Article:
And now that she’s an adult, Augusta has no interest in the goings-on of the small town where she lives with her parents and her beloved twin sister, Julia.

When an unspeakable tragedy upends everything in Augusta’s life, she’s propelled headfirst into the unknown. She’s determined to find where she belongs – but what if her true home, and heart, are half a world away? 

Amazon UK

Waterstones

I received a copy of this book from Harper Collins UK – Harper Fiction via NetGalley in return for an honest review.

My Thoughts…

Perhaps, it is a societal backlash that novels’ featuring, main characters who aren’t accepted because they don’t conform to society’s unwritten expectations, despite their obvious intelligence, and generosity of spirit, are so popular now.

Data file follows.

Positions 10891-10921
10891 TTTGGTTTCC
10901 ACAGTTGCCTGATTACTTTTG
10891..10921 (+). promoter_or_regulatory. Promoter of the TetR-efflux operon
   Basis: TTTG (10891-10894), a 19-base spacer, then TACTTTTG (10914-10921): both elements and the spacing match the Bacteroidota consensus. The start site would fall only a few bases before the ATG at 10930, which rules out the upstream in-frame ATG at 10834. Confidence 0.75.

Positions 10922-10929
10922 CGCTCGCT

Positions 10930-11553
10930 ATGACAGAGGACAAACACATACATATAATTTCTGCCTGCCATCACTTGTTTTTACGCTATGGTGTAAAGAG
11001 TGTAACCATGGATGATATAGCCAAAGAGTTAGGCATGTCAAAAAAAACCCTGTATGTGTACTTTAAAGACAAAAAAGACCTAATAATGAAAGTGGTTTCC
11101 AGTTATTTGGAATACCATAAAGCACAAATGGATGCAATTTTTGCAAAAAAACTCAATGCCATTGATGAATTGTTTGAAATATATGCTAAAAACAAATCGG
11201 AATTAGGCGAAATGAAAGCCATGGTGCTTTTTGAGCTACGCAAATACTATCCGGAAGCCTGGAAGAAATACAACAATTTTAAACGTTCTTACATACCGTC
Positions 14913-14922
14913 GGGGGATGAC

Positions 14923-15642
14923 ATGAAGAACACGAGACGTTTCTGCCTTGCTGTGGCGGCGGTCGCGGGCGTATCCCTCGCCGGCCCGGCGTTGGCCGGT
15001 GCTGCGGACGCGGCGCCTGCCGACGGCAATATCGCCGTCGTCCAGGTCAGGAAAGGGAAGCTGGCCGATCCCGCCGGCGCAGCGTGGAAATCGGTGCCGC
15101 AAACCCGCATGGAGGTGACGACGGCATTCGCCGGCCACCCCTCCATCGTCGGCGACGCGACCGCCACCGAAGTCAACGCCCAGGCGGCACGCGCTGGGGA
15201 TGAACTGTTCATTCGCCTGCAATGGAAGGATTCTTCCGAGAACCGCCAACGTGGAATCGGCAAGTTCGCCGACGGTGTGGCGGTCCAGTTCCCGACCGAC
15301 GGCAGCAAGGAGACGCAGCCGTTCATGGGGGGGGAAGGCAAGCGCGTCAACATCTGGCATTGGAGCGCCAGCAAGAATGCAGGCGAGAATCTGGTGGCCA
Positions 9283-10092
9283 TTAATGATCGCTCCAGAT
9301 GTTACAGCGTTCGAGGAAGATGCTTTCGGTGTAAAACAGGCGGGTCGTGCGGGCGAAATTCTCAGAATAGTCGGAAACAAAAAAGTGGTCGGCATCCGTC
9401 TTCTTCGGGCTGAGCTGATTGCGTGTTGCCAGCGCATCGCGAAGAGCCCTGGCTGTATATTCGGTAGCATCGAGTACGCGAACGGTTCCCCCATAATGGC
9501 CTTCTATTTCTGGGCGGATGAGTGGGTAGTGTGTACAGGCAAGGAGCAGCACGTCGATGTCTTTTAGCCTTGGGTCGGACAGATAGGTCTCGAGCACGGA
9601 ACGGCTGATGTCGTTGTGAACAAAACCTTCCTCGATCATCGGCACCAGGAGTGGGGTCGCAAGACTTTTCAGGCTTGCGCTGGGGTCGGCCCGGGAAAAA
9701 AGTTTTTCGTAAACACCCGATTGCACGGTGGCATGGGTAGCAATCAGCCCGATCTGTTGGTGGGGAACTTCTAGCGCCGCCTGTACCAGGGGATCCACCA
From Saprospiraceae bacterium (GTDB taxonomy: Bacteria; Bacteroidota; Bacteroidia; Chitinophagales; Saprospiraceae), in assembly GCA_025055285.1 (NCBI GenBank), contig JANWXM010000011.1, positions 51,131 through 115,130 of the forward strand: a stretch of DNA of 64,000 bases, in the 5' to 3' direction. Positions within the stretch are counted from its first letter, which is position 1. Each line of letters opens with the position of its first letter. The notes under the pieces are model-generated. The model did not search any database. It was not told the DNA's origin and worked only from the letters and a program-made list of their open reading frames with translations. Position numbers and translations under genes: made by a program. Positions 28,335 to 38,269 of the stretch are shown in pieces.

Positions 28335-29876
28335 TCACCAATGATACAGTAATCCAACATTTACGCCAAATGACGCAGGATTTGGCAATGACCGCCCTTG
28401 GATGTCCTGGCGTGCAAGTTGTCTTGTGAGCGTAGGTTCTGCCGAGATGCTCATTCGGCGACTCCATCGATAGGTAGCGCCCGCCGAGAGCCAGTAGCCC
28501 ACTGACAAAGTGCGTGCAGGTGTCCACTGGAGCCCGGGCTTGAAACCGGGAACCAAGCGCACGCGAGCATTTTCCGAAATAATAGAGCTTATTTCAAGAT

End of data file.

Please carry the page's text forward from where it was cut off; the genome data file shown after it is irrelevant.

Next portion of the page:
Augusta Hope, a twin born in August, is a cuckoo in the nest, she and her twin appear opposite in every trait. Augusta is a caring, clever, curious child, devoted to her sister, but it seems, a mystery to her almost stereotypical middle class, conformist parents. This leads to some humorous incidents during her childhood. Overall her memories of childhood are poignant. Even at a young age, she realises she isn’t like her sister and will never secure the parental love she needs.

Parfait is the eldest of a loving family, but living in war-torn Burundi, means that his happiness is transient. His journey to happiness is pathed with tragedy.

The two points of view tell their respective stories in tandem, but with little obvious connection, until serendipity gradually draws them into each others’orbit.

The writing style is part of the charm of this story, and one l enjoy. Words are important and used well here, regardless of whether they are strictly necessary, or fashionable. On a literary level, this is lovely. The plot tells an epic story, which some may not connect to. The characters are well created, believable, and you want them to find each other, and somewhere they can be themselves and flourish.

Parts of this story are difficult to read, but they are all necessary to the telling.

Something for everyone who enjoys an emotional story with vivid imagery and a hopeful outcome.